Engineer/TL chosen from: Electronics, Microtechnology, Nanotechnology, ? as they become available
And a second Engineer/TL

Last edited by Celjabba; 10-03-2020 at 10:59 PM.
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Old 10-04-2020, 12:13 AM   #16
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Default Re: The Skills that define a TL

If we take as a premise that injecting general math and science skills is really the way to help somebody achieve cultural integration, they really should be skipping straight to the TL12 versions rather than mucking around with ridiculously obsolete stuff.

Sure, they'll be wildly beyond the subject's prior TL8 understanding. But TL12 children aren't born with superior grasp of advanced sciences (well, unless they use InstaSkill prenatal treatment, but that's not the point). It'll be way easier all around to just provide TL12 toddler STEM curricula than try to drag the poor primitive through four TL worth of history of science.
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Old 10-04-2020, 08:27 AM   #17
JulianLW
 
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Default Re: The Skills that define a TL

Quote:
Originally Posted by Fred Brackin View Post
The changes that have occurred in my lifetime would argue that Research shifted from TL7 to TL8. However, I can't so easily map shifts from TL5 to TL6 as just one example.

Research is a very important skill but I wouldn't rate it as a skill where advancement underlies a radical shift in paradigm. It's much easier to see that in Physics and Biology. Changes in our understanding of those fields spirals outward and initiates other changes.

Engineer (Computers) might be a TL changing skill. In the information handling area I could have once made a case for Memetics/TL but that isn't a Skill any more.
TL 6 begins around 1880. The Dewey Decimal System was published in 1876. Right on time. A major transformation of how libraries, research, and information worked. Changes in the storage, distribution, and accessibility of information underly transformations in all the other academic disciplines.
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Old 10-04-2020, 09:24 AM   #18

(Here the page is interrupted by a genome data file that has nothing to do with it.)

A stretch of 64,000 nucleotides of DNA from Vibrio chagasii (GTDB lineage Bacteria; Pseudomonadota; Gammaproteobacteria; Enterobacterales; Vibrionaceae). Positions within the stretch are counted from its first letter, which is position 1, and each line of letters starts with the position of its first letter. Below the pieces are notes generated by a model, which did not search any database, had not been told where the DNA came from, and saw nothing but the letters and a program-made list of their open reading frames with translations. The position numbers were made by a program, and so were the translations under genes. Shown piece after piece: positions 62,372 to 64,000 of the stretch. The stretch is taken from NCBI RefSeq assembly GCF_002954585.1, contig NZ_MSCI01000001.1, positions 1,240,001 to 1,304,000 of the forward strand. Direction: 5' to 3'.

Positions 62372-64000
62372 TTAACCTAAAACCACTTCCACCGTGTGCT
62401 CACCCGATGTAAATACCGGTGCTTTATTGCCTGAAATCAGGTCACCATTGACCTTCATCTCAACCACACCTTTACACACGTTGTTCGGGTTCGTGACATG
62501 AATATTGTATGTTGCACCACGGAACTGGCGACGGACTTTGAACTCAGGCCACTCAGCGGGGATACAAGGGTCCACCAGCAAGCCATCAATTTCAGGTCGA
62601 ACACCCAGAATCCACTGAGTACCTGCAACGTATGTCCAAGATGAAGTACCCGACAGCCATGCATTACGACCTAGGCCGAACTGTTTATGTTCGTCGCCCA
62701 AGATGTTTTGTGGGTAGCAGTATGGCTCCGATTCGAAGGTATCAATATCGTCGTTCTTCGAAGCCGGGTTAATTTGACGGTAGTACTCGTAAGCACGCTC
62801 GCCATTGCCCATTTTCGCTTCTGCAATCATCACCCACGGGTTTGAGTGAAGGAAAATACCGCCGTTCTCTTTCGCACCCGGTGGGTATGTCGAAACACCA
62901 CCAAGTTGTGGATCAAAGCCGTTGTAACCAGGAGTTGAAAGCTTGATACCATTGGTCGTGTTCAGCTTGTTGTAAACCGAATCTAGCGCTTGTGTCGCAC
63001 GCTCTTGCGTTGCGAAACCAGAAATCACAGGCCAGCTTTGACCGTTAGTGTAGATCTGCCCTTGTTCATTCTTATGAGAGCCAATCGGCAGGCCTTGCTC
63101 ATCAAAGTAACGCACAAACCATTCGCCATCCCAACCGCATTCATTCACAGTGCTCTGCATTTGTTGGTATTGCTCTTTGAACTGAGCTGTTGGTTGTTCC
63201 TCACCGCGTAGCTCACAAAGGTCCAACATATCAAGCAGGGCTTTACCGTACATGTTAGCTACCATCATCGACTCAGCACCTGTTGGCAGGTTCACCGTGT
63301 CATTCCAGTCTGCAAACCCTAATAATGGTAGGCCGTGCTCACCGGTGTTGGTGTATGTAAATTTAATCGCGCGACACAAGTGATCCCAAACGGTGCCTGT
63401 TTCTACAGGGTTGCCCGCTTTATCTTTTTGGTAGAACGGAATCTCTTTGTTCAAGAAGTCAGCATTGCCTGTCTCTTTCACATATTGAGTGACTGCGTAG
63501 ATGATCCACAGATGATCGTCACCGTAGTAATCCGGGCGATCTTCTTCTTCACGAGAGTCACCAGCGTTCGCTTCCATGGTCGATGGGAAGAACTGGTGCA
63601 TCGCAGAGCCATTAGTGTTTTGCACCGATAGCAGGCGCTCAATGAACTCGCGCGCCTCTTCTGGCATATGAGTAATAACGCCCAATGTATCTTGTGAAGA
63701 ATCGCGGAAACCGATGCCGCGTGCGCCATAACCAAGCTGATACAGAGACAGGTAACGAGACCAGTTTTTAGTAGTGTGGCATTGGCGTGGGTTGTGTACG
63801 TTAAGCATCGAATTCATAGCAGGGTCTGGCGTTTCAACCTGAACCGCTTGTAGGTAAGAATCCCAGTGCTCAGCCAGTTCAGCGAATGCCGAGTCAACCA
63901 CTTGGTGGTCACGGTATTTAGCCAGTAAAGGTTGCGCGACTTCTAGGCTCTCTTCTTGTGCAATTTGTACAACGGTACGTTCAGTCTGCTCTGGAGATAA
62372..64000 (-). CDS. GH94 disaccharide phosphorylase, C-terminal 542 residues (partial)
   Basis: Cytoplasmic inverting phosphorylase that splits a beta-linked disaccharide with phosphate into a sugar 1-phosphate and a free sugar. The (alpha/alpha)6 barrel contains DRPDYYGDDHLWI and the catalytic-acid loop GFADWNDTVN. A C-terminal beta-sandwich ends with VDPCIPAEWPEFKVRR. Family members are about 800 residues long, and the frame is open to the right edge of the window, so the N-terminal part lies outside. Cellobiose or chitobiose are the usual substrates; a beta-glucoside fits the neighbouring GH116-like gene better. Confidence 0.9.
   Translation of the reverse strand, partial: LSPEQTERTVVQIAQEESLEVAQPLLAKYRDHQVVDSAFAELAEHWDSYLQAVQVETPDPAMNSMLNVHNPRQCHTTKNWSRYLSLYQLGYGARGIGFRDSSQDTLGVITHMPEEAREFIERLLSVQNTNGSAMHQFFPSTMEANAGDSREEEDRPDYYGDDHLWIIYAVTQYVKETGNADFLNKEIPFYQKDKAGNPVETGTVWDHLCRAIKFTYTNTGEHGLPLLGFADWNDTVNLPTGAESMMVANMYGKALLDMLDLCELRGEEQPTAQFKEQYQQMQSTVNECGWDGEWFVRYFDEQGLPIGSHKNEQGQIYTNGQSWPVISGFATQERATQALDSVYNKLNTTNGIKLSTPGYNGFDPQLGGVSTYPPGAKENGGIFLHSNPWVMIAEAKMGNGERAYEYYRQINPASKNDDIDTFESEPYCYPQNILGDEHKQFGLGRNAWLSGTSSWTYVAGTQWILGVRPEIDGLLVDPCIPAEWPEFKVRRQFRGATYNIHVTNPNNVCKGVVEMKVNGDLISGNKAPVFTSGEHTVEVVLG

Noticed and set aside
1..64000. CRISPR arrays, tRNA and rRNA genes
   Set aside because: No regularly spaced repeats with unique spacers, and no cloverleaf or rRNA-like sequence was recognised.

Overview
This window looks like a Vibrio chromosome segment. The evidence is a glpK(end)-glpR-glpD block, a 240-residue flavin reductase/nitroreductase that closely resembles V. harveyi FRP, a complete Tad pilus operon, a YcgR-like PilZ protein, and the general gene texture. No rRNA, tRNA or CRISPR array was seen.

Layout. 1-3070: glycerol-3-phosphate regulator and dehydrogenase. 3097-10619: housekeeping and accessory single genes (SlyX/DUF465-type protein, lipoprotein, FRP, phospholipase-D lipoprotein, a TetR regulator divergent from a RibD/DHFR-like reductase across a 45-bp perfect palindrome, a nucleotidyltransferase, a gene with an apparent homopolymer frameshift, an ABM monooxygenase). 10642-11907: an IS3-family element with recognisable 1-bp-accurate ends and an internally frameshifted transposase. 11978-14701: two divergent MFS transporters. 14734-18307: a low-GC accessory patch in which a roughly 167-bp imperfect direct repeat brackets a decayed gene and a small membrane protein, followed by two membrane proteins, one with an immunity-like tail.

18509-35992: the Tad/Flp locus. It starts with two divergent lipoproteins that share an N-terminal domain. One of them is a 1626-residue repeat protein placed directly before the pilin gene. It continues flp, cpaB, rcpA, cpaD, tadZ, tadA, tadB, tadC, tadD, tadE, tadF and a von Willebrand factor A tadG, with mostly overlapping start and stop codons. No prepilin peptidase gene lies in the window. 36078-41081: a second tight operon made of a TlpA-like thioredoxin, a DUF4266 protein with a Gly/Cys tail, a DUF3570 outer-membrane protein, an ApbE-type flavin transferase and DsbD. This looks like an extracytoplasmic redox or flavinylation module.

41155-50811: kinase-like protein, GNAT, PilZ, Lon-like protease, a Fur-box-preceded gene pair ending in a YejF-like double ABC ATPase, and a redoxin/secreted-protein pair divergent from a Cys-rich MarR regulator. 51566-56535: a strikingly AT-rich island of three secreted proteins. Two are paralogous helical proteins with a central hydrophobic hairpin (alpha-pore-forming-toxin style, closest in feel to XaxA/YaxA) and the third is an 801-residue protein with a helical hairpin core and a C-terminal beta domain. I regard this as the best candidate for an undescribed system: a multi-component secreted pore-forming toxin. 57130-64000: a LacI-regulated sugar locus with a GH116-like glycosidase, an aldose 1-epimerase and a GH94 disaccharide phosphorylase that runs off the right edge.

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Default Re: The Skills that define a TL

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TL 6 begins around 1880. The Dewey Decimal System was published in 1876. Right on time. A major transformation of how libraries, research, and information worked. Changes in the storage, distribution, and accessibility of information underly transformations in all the other academic disciplines.
The Library of Congress system was developed in 1897. So it seems to be part of the same transition.
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Old 10-04-2020, 09:37 AM   #19
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Default Re: The Skills that define a TL

Maybe I'm not understanding the premise here. You can't learn higher TL IQ skills because you don't have the technological grounding necessary to make sense of them. It's not a set of specific skills you need to raise your personal TL; it's long-term exposure to the basic concepts of the higher TL. Chapter 9 of the Basic Set suggests one year of exposure to raise personal TL one level. Until your personal TL is raised, you can't even learn higher-TL, IQ-based skills, even by ultra-tech means.
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Old 10-04-2020, 09:52 AM   #20
JulianLW
 
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Default Re: The Skills that define a TL

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Originally Posted by whswhs View Post
The Library of Congress system was developed in 1897. So it seems to be part of the same transition.
Yep. A paradigm shift. The Carnegie Libraries in the U.S. were built starting in the early 1880s and transformed the intellectual possibilities of small-town America (and Canada, and Australia, the UK, France, the Caribbean, and many other places). Those libraries wouldn't have been built if not for the Dewey Decimal System and the subsequent transformation of our public awareness of the nature of information. Libraries go from mysterious, odd collections presided over by sages or private or mostly semi-private interests to repositories of public knowledge available to anyone, regardless of class or creed. The autodidact is born. A total paradigm shift.

It could be argued that a shift in the basic premises of the Research skill is a prerequisite for a shift in Tech Level.